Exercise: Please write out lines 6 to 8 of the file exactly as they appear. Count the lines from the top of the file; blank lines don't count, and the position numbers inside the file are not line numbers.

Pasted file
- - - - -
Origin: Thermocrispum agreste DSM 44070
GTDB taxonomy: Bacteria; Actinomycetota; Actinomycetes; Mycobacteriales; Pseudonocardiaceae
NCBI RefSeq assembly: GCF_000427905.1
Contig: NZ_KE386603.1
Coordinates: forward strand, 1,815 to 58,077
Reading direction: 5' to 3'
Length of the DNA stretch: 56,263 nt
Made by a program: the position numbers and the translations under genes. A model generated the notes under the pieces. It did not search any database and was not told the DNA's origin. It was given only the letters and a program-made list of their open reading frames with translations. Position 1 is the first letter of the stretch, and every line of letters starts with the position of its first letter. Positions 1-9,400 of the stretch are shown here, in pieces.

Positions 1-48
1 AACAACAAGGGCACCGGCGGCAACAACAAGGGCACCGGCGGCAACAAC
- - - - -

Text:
Reading direction: 5' to 3'
Length of the DNA stretch: 56,263 nt
Made by a program: the position numbers and the translations under genes. A model generated the notes under the pieces. It did not search any database and was not told the DNA's origin. It was given only the letters and a program-made list of their open reading frames with translations. Position 1 is the first letter of the stretch, and every line of letters starts with the position of its first letter. Positions 1-9,400 of the stretch are shown here, in pieces.